Coleman Accepts Defender of the Constitution Award at CPAC Renews Demand for U.N. Reform
By Senator Norm Coleman
Thank you for this evening and this special recognition. When you come right down to it, you are only thanking me for doing what I swore to do in my oath of office… to “support and defend the Constitution of the United States against all enemies foreign and domestic.” It is the least I could do.
It was the distinguished British jurist William Gladstone, who looked at our Constitution from afar and said, “The American Constitution is the most wonderful work ever struck off at a given time by the brain and purpose of man.” It is such a unique and powerful document in the history of life on this planet that it deserves the word “miraculous.”
The genius of the document is that it is at one time incredibly idealistic about human aspiration and very cautious about human failure. Utopian visions always fail. So do documents that fail to inspire us to greatness.
The U.S. Constitution has stood the test of time because it brings out the best in us while controlling the worst.
But as they say, every good and noble idea is one generation from extinction.
After the Constitutional convention, a Mrs. Powel of Philadelphia asked Benjamin Franklin, "Well, Doctor, what have we got, a republic or a monarchy?" With no hesitation whatsoever, Franklin responded, "A republic, if you can keep it."
We have received a precious Constitutional inheritance. Our job is to keep it. I appreciate the efforts of this organization to encourage the current custodians of our Republic to be careful stewards of what we’ve been given.
I came to be a Republican Senator from Minnesota by an unusual road.
I was born and raised in Brooklyn, New York and never knew a Republican or Lutheran before I went to college.
I was a campus activist in the sixties. I passionately fought for the ideals I learned growing up in a close-knit Jewish family from the history of America.
I worked for the City of New York and started law school at night. But New York went bankrupt about that time, and I headed off to finish law school in, of all places, Iowa. Prior to that I had thought of Iowa as the only place in America where milk was considered a spice. But I came to love it there and came to love the law there.
After graduation, I headed north to the Hubert Humphrey’s Minnesota and the Attorney General’s office where I worked for many years, serving as chief prosecutor and then as the state’s Solicitor General.
Eventually I married an Irish Catholic Minnesotan – my introduction to bipartisanship – and entered public office as mayor of Saint Paul.
And in the mid-nineties, I began to see the party of my birth not as the force of opportunity and change, but as the defender of its privileged and powerful position. It became obvious to me that it was more interested in the status quo than either the past or the future. I didn’t change my ideals, I simply moved to a party where I thought I had a better chance of achieving them.
And I’ve never regretted it a single day. I’m very proud of our president and the way he understands what is best about America and boldly leads from our strengths. I believe he came along at a crucial moment in history and is fulfilling America’s destiny in a changing world.
One of the cornerstones of our Constitution is the way it establishes the sovereignty of the American people over this territory.
Sovereignty is an interesting word. Its root in the Latin deals with superiority. To be sovereign is to be above all competitors. Sovereignty is defined as “complete independence and self-government.” The Constitution’s statement of American sovereignty fulfilled the Declaration of Independence’s claim.
Therefore, we defend our sovereignty every time we assert our independence.
That independence faces many threats in today’s world. Globalization breaks down borders and legal systems. Someone has said that the internet is a country without borders, laws or taxes. (I am sure somewhere in this city, someone is trying to find a way to create a new IRS: the Internet Revenue Service.)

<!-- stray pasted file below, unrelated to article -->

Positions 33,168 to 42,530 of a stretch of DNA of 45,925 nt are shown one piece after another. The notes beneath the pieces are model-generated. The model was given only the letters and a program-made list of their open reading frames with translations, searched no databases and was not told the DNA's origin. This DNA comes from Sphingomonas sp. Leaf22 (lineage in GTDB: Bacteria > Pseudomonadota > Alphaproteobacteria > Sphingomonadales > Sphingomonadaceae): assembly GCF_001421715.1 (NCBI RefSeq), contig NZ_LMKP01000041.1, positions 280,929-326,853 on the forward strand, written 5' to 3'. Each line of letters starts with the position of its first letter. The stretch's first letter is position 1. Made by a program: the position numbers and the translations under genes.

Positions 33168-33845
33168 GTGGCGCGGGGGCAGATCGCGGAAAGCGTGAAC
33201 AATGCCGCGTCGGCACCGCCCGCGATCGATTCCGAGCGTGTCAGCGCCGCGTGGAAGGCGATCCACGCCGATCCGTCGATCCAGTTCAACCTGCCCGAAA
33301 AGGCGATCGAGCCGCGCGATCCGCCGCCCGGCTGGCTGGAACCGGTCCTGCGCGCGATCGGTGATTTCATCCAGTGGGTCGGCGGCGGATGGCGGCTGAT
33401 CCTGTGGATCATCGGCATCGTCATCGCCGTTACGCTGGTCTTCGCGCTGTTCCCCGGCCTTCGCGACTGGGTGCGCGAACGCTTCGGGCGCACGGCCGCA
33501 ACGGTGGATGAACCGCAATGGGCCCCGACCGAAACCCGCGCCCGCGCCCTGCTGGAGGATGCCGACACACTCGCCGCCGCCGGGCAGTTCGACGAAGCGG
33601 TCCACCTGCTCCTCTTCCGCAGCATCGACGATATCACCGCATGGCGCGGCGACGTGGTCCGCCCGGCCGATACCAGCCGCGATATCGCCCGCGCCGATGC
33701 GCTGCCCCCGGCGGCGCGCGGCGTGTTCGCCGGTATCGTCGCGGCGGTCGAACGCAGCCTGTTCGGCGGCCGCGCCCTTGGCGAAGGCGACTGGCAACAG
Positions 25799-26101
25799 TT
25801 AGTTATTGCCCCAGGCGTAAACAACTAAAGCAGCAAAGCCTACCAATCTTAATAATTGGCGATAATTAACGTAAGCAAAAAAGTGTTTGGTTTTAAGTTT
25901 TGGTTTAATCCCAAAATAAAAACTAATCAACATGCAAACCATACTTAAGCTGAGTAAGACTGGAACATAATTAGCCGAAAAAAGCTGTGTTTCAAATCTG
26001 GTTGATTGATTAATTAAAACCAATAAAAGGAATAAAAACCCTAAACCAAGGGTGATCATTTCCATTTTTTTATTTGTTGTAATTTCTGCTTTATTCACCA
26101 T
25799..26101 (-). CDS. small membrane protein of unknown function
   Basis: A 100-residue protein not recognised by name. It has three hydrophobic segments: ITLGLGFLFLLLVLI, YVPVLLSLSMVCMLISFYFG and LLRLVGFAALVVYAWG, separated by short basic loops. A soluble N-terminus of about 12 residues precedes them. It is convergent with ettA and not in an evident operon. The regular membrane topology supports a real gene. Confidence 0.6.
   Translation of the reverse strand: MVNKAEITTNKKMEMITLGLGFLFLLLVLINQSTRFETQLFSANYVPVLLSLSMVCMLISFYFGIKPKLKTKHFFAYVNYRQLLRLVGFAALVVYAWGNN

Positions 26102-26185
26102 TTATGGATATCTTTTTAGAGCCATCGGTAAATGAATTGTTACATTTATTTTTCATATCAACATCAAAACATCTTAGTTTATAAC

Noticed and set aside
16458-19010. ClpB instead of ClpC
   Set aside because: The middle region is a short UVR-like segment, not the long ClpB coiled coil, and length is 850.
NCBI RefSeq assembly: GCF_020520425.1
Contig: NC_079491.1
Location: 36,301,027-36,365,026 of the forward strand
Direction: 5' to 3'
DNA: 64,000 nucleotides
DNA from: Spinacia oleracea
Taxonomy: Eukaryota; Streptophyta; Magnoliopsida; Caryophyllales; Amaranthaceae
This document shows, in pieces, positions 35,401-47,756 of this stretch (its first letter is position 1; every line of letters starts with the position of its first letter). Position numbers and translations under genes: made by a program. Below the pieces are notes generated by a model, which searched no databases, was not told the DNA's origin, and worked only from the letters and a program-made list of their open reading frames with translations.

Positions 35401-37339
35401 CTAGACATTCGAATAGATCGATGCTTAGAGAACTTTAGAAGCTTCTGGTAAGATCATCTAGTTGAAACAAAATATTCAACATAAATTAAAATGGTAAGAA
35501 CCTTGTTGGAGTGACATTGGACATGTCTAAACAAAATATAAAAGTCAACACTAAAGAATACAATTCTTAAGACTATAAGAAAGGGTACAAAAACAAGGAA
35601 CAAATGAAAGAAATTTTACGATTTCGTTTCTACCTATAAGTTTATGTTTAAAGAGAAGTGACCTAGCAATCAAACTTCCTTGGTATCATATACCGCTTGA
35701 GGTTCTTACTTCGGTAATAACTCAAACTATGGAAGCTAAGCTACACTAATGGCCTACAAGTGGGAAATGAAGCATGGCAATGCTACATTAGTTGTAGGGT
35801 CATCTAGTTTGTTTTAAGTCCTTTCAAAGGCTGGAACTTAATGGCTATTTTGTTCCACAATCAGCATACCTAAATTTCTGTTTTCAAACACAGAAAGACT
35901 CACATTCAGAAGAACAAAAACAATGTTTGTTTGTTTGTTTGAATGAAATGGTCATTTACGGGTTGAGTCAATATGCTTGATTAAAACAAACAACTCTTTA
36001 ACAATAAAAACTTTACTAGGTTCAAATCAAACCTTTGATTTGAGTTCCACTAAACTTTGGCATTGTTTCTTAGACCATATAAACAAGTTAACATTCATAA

Another concern is the fact that the life blood of our economy – energy – comes from abroad.
So is the amount of our national debt held by non-Americans.
Another threat to our sovereignty is the growth of international organizations. That leads me to the main topic I want to address: the role of the United States in international organizations.
Tomorrow, we have a significant annual event in the Senate. On or around Washington’s Birthday, one Senator reads aloud Washington’s farewell address. One of Washington’s most important legacies was his warning about “entangling foreign alliances” because of the threat they posed to American sovereignty.
Obviously, the other Founding Fathers of our country were also focused on defending America against threats to our economy and sovereignty because they empowered Congress in Article I, Section 8 and Clause 10 to “define and punish Piracies and Felonies committed on the high Seas, and Offences against the Law of Nations.”
Against this historic backdrop, let’s turn to the role of America in international organizations in today’s world.
America is the world’s leader in every way. We are the overwhelming military power, and our economy is still the best in the world. The generosity and charity of the American people is second to none. America is the greatest nation on this planet, and the political and economic freedoms we have enjoyed for centuries are the reason.
But America alone should not bear every burden. We cannot act as policeman in every corner of the world. We cannot solve every humanitarian crisis that appears – and we cannot be expected to.
It is in our national interest to work with our allies and to develop lasting relationships, in order to share with our friends and partners the responsibilities and challenges of these historic times.
The United Nations, for better or for worse, plays a role in world politics. It gives us an opportunity to have dialogue with both our allies and our adversaries.
It is a place where we can develop joint strategies to manage the world’s crises, so that we need not bear the burden alone. Consider Haiti, where the U.S. has a strategic interest in preventing chaos so close to our shores. The presence of U.N. peacekeepers in Haiti means that the U.S. objective of stability is furthered without having American troops on the ground.